Think ahead about a possible exit interview. It’s a chance to give constructive feedback and suggestions; but avoid overt criticism — be honest and professional, not petty.
The exit interview is a moment for you to be your most noble self. Think about what can be done to improve the environment, culture, or compensation for your colleagues. An exit interview is a unique opportunity to speak to the real needs of the people in the trenches. Frame your feedback positively so that it has a better chance of being heard by your employer and appropriately handled.
Telling Your Boss
Your direct supervisor should be the first to know about your decision to leave, and not via the rumor mill. If possible, give notice in person with your resignation letter in hand. A scheduled meeting is best, otherwise, your boss may feel like they were ambushed.
Keep your cool if things get confrontational. Stick to your prepared statements.
Though you are giving notice with an expected date of departure, your employer can choose to have you escorted out immediately, based on policy or circumstances. Be mentally and logistically prepared for this possibility.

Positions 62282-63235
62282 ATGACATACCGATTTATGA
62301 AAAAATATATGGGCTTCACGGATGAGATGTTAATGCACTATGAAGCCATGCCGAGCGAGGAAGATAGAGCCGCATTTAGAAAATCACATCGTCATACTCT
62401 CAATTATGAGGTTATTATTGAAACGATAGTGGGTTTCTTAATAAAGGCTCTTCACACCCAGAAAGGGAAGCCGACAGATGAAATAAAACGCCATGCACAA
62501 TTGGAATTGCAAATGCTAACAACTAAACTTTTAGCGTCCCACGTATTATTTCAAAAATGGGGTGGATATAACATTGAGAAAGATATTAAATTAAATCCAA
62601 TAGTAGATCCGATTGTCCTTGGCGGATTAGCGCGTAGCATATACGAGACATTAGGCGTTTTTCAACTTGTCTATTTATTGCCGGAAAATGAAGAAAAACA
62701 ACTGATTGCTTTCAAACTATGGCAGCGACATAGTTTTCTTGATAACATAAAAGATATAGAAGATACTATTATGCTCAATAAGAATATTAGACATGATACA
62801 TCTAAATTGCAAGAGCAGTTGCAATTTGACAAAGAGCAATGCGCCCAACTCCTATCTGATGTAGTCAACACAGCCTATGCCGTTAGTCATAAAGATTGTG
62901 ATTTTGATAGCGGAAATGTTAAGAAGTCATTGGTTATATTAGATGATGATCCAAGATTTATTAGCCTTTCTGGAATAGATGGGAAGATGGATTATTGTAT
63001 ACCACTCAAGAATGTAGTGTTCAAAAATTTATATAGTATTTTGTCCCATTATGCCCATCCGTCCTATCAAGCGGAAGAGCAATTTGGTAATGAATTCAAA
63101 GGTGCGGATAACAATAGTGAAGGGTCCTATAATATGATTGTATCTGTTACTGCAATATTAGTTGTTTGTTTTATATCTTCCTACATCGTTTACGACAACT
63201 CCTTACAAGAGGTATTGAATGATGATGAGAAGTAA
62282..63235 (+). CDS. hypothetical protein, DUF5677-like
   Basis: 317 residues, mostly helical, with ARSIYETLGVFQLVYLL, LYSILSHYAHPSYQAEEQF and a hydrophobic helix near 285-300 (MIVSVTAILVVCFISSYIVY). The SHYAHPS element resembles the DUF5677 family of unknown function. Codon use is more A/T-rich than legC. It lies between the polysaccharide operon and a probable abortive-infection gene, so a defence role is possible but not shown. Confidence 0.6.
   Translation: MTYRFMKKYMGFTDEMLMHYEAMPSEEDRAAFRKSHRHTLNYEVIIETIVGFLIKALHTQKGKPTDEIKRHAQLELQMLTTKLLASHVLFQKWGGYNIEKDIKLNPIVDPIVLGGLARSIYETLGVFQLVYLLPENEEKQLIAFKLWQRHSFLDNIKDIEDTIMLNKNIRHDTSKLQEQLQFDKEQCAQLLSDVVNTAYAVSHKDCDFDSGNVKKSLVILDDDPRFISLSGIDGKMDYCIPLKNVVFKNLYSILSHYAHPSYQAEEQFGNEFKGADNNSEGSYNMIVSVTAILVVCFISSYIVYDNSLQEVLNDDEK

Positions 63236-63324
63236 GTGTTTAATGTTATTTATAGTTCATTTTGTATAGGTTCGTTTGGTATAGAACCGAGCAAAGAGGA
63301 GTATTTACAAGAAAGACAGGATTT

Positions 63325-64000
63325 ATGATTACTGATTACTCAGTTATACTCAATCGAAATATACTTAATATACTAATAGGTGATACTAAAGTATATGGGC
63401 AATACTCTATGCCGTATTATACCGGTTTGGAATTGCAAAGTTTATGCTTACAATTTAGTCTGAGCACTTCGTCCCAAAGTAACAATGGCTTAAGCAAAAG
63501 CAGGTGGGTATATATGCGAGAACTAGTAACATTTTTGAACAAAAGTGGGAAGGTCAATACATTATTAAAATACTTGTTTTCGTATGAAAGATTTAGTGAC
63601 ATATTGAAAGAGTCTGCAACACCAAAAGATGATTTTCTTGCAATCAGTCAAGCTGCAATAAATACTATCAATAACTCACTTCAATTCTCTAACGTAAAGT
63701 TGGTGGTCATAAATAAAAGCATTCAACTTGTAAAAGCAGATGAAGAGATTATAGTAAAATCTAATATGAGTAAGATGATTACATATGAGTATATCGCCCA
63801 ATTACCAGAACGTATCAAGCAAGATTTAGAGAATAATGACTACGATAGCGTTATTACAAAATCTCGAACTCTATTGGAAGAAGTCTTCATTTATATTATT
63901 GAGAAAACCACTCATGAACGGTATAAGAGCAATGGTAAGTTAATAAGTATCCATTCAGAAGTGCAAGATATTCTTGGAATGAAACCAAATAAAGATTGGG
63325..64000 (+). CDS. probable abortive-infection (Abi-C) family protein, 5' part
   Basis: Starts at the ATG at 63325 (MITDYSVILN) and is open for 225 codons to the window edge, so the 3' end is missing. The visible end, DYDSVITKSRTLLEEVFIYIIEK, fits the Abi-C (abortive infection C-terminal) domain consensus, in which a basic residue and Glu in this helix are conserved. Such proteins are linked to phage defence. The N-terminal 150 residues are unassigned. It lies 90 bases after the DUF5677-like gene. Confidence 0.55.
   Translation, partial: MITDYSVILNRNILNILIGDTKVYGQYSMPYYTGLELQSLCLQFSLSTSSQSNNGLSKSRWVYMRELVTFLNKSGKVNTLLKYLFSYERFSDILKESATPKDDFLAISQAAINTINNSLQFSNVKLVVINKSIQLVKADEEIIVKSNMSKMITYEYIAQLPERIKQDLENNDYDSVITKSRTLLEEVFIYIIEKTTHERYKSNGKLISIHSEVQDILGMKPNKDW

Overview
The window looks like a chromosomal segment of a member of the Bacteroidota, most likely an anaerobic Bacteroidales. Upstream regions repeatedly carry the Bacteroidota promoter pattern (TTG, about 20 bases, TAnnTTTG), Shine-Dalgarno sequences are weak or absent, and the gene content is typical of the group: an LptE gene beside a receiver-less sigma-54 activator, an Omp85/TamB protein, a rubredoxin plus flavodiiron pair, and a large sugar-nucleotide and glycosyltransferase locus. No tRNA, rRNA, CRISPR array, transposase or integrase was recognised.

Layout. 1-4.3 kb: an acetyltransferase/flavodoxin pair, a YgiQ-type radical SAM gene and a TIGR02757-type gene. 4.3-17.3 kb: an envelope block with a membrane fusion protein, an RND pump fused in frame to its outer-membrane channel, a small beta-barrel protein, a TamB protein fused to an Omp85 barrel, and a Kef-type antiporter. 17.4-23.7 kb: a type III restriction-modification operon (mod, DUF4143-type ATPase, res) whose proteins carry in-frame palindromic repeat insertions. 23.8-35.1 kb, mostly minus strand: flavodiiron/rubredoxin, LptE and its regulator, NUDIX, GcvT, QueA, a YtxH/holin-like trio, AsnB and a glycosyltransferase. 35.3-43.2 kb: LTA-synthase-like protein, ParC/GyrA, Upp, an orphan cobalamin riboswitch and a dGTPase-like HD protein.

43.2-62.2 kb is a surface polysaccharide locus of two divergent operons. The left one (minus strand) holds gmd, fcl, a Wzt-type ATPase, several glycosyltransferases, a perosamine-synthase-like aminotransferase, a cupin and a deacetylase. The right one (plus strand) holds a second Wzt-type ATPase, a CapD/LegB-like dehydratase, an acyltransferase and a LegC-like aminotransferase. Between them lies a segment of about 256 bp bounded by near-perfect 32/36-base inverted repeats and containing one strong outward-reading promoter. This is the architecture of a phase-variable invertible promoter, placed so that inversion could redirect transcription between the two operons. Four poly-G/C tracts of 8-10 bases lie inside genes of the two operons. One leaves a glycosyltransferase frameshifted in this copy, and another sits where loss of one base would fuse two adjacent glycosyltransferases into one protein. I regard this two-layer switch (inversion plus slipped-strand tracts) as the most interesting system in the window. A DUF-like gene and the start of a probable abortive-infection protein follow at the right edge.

Any personal files and emails should already be saved to personal media and deleted from your work computer. Similarly, have contact information collected, as well as any non-proprietary examples of your work. Have a plan for gathering your personal belongings from your work area.
You may want to ask your supervisor’s preference about how to share the news about your departure with your colleagues. Volunteer to tell them individually, or it may be appropriate to offer to write a short email to be distributed.
Telling Your Coworkers
Be sure to contact the people who’ve been your mentors and sponsors, in person if possible. Here are some general dos and don’ts as you let your colleagues know that you’re leaving:
- Plan to keep in touch with everyone of importance — send a farewell message, giving your contact information.
- Ask for references from select supervisors and colleagues.
- Draft LinkedIn recommendations for highly-valued colleagues.
- Leave a sour taste behind.
- Brag about your new position.
- Tell anyone off.
- Badmouth your employer, boss, or other colleagues.
Your Final Days
Do your best to help out your boss, colleagues, and your replacement with the transition. Ask your supervisor about priorities for what you’ll accomplish in your last days. Offer to make a transition plan, listing your unfinished projects and other responsibilities, describing how you do things, discussing how best to carry on with them, and possibly who might take them over. Your boss may want you to stay long enough to help train your replacement.
During your final days in the job, don’t have a short-timer attitude; work hard until the end of your last day. Be an active team member. Follow all rules about protecting company information, and return all company property. Finally, leave a neat, clean work area.
Leaving a good impression takes a bit of work, but a professional and graceful exit feels great — and will pay off in the future.